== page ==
A new brand of artisanal bread made with natural yeast and without any chemicals or preservatives has been launched in the Algarve by 28-year-old Luiz Silva, who worked alongside chef Leonel Pereira at the Michelin-starred São Gabriel restaurant in Almancil for seven years.
“On calmer days, the staff’s afternoon snack would be my responsibility. I started writing down my ideas, trying new things and, before I knew it, I had a full notebook of them. My taste for it started growing and, in 2019, I started selling my bread to neighbours on days off,” the young chef-turned-baker told Barlavento newspaper.
The idea to launch his own brand of bread, Pão com Manteiga, came to him one restless night.
His goal is to offer an alternative to the kind of breads that is widely sold in Portugal.
“My bread does not contain any chemicals, preservatives or flavour enhancers. Most bakeries use enhancers in their dough, which are not good for you, and yeasts which are not 100% natural. What happens is that the flavour, colour and aroma of the bread is spectacular on the day it is made, but the next day it is like a rock,” he said.
“My bread is different because it is artisanal, it doesn’t have many holes inside and is fermented naturally,” said Silva, who has since gained the nickname “cientista do pão” (bread scientist) due to the “crazy Saturdays” that see him creating all sorts of unique bread varieties.
“During the week, we have five varieties: seeds, plum and rye, whole oats, rye and flaxseed and fleur de sel. But on Saturdays, I use my recipe book, my imagination and end up creating different types of bread. I have made rosemary, chocolate, carob, muesli, banana and cinnamon, coconut and even roasted onion bread,” he explained.
Despite the brand’s name suggesting that all of his bread varieties go best with butter, it is not always the case.
“For example, my spirulina bread is great with a slice of smoked salmon and a glass of fruit juice for lunch. The plum and rye bread is incredible with a slice of presunto. And the chocolate bread calls for a tea for an afternoon stack. I have clients who are faithful to the whole oats bread because it goes with everything and can be eaten at any time of the day,” said Silva, who added however that the “savouriest” bread which also goes with everything is the flaxseed and fleur de sel bread.
But what is the secret to his breadmaking process at his factory in Franqueada, Loulé?
The baker says the secret to his breadmaking process is focusing on the “consistency, the right amount of water and salt and the correct fermentation period”.
Pão com Manteiga is already gaining a faithful clientele, almost half of whom (40%) are foreigners.
“Algarvians are those who buy the most. However, tourists are more familiar with natural yeast bread because it is in fashion abroad. I believe the same will happen in Portugal,” said Silva.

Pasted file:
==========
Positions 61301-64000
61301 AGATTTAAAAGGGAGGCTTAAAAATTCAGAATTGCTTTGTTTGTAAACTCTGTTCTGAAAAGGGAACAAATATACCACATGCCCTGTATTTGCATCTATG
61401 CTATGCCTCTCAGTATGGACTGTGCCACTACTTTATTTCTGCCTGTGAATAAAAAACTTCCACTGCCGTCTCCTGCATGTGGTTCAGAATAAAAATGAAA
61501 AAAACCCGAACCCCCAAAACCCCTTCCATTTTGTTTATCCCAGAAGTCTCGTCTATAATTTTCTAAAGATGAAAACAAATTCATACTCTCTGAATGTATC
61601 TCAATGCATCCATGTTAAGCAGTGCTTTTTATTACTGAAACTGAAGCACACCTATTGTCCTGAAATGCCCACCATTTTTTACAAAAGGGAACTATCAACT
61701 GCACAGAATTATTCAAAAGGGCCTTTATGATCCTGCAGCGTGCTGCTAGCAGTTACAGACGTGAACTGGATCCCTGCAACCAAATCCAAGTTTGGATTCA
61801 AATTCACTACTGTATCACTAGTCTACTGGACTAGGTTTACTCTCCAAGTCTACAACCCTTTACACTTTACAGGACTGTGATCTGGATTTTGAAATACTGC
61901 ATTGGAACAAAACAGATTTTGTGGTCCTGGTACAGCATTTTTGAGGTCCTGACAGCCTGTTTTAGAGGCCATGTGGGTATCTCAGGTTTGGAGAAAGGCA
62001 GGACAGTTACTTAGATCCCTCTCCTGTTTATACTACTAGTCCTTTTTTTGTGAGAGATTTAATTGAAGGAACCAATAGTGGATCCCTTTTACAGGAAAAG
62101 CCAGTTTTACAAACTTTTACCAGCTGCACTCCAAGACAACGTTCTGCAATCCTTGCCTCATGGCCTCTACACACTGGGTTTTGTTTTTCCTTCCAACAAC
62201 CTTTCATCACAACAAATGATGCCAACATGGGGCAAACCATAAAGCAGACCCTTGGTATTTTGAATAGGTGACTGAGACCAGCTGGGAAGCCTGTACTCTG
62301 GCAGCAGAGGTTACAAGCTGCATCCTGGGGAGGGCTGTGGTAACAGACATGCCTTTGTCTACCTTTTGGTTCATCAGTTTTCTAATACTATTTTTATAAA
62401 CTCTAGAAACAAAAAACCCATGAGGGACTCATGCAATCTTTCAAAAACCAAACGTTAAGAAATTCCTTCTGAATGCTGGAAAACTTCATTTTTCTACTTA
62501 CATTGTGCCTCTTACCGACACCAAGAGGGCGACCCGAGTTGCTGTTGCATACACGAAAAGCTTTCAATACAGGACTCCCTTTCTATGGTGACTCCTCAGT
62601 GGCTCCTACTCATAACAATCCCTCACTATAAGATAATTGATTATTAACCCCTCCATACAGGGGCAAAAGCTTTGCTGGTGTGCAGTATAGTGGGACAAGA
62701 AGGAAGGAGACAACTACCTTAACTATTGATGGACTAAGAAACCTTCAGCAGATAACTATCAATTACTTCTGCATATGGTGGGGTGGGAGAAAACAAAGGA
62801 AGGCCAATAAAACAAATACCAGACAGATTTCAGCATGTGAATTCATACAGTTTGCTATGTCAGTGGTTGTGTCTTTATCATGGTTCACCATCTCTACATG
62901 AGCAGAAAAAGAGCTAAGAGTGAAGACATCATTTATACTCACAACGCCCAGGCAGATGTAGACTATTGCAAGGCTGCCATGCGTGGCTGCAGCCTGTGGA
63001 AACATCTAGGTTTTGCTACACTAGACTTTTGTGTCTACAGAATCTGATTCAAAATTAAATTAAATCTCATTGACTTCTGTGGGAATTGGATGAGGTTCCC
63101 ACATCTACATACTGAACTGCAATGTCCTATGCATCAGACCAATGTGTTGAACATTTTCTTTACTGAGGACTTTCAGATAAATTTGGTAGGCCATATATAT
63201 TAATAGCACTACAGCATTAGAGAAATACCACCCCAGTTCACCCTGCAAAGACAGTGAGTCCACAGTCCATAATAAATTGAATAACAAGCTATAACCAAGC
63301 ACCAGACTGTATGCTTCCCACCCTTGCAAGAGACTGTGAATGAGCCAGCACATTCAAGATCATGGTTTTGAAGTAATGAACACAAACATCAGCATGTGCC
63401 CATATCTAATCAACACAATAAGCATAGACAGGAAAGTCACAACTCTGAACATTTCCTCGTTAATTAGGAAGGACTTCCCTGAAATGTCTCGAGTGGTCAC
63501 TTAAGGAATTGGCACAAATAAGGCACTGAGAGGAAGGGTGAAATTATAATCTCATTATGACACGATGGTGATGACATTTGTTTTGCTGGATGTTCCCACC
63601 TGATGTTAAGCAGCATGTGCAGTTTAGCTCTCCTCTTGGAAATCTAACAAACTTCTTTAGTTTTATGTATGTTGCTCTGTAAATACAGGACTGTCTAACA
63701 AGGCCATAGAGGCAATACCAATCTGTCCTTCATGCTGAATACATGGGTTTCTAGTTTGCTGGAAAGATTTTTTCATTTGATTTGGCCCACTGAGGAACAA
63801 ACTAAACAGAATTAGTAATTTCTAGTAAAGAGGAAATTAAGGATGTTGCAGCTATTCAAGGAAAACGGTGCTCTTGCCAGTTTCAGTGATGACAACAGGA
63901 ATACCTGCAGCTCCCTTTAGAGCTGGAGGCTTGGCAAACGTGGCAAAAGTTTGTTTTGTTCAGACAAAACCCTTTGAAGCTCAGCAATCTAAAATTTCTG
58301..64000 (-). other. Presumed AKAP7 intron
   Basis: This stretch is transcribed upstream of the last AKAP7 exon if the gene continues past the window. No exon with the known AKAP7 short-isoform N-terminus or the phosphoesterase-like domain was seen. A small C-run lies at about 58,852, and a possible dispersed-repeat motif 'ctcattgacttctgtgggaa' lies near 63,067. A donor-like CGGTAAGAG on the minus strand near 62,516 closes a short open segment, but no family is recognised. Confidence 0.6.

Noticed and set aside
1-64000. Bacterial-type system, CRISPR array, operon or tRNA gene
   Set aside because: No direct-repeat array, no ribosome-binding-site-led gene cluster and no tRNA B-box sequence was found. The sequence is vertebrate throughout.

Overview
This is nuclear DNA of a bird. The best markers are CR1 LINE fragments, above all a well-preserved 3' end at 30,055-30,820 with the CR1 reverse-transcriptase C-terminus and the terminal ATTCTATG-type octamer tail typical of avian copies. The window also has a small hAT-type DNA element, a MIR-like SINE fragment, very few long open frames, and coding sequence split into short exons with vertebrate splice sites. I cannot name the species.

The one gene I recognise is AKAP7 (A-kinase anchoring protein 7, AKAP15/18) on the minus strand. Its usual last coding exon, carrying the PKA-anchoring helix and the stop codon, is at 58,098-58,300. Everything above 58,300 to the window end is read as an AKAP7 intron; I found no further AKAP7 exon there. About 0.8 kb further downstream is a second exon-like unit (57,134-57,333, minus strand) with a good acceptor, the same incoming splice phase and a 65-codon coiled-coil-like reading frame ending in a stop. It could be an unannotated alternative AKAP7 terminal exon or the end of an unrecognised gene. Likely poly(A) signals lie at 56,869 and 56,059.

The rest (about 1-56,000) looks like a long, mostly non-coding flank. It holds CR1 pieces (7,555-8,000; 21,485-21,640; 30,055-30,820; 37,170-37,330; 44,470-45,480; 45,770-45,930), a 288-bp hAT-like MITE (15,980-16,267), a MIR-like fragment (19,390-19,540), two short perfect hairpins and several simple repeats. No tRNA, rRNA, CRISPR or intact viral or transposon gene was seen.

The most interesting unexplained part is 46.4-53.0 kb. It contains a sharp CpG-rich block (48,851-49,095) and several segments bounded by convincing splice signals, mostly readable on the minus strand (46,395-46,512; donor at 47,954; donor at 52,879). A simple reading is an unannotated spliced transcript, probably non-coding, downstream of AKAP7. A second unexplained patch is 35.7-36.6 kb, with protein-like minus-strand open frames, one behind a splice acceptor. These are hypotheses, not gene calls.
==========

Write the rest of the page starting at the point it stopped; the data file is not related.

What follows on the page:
Future plans include opening a physical store in downtown Faro with his girlfriend.
“She has a great interest in plants, vases and macramé. Our idea is to open a space in downtown Faro where you can buy my natural yeast bread and at the same time leave with a flower underneath your arm. I don’t want to industrialise, I want to be happy, pay my bills and be able to create a recognised and respected brand in the Algarve,” he explained.
Where to buy ‘Pão com Manteiga’
The brand’s bread can be purchased at several grocery stores and restaurants around the Algarve, including Mercearia Retratos da Aldeia, Mercearia das Moças and Restaurante Conselheiro in Faro; Mercearia All Gourmet, Mercearia À da Maria and 8100 Café in Loulé; Mundo Saudável, Restaurante Alecrim and BLU – Quinta Shopping in Almancil; Restaurante Raízes and Restaurante Ekilibrio Health Bistro in Quarteira; Mercearia Bialógica in São Brás de Alportel; Mercearia Ti Mila in Albufeira; Mercearia Avó Teté in Armação de Pêra; and Armazém Integral and Mercearia do Algarve in Portimão. Prices vary depending on the variety. They start at €3.90 per kilo.
“Recipe” for success
According to Luiz Silva, there is no “unique recipe” for success apart from hard work.
“For me, the most important thing is to believe that missteps are part of the journey. When something goes wrong, I quickly think of a solution. Just recently, our kneader had a problem. I went home thinking about what to do and I ended up making 100 loaves of bread the next morning. The result was exactly the same. Now the kneader is working, but I ended up learning a new skill. I think the secret to success is staying focused, knowing where you want to go, and making it to the end even if you face 1,001 potholes along the way.”
Original article written by Maria Simiris for Barlavento newspaper.
Photos: BRUNO FILIPE PIRES/OPEN MEDIA GROUP